Correlates of hybridization in plants
Mitchell, Nora et al. (2021), Correlates of hybridization in plants, Dryad, Dataset, https://doi.org/10.5061/dryad.q83bk3jdd
Hybridization is a biological phenomenon increasingly recognized as an important evolutionary process in both plants and animals, as it is linked to speciation, radiation, extinction, range expansion and invasion, and allows for increased trait diversity in agricultural and horticultural systems. Estimates of hybridization frequency vary across taxonomic groups, and previous work has demonstrated that some plant groups hybridize more frequently than others. Here, we ask on a global scale whether hybridization is linked to any of 11 traits related to plant life history, reproduction, genetic predisposition, and environment or opportunity. Given that hybridization is not evenly distributed across the plant tree of life, we use phylogenetic generalized least squares regression models and phylogenetic path analysis to detect statistical associations between hybridization and plant traits at both the family and genus levels. We find that perenniality and woodiness are each weakly associated with an increased frequency of hybridization in univariate analyses, but path analysis suggests that the direct linkage is between perenniality and increased hybridization (with woodiness having only an indirect relationship with hybridization via perenniality). Weak associations between higher rates of hybridization and higher outcrossing rates, abiotic pollination syndromes, vegetative reproductive modes, larger genomes, and less variable genome sizes are detectable in some cases but not others. We argue that correlational evidence at the global scale, such as that presented here, provides a robust framework for forming hypotheses to examine and test drivers of hybridization at a more mechanistic level.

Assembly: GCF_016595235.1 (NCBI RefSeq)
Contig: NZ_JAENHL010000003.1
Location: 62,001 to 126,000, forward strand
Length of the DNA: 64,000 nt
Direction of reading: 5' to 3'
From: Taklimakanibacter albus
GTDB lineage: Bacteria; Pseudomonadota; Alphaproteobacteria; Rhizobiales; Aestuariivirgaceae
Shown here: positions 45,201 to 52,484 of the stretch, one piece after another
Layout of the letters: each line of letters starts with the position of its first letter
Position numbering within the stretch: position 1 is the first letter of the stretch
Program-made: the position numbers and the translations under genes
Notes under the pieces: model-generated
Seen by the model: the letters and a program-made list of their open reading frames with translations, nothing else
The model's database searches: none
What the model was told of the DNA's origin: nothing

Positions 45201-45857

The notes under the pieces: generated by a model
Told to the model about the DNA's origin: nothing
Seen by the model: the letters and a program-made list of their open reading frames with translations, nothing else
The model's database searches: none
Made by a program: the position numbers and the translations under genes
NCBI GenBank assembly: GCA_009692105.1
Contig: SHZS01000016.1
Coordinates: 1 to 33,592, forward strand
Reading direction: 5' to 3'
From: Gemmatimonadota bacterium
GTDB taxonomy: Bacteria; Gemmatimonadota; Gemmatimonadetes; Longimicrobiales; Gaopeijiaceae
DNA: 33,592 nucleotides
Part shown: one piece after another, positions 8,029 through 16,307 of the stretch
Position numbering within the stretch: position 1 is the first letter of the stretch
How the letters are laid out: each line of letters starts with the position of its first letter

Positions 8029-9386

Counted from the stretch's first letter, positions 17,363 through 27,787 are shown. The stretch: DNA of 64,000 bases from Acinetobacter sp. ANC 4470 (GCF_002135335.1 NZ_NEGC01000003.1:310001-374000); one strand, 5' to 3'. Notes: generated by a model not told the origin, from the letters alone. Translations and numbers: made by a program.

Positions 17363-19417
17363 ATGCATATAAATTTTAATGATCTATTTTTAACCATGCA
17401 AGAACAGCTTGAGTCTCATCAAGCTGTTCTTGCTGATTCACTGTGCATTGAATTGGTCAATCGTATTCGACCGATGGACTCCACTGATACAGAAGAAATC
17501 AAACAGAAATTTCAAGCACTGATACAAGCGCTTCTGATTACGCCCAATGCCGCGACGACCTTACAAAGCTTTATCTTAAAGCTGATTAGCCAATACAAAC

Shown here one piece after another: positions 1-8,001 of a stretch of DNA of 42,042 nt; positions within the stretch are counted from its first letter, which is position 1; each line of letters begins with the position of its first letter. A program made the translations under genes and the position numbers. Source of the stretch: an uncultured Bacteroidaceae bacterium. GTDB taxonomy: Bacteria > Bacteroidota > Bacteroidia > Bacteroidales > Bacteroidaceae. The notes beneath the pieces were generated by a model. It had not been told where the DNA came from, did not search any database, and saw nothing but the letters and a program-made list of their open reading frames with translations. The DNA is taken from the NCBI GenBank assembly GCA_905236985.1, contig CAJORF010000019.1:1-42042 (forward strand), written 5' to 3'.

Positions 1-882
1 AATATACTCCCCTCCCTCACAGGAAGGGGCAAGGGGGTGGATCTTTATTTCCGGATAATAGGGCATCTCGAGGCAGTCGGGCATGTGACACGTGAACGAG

Division of Environmental Biology, Award: 1257965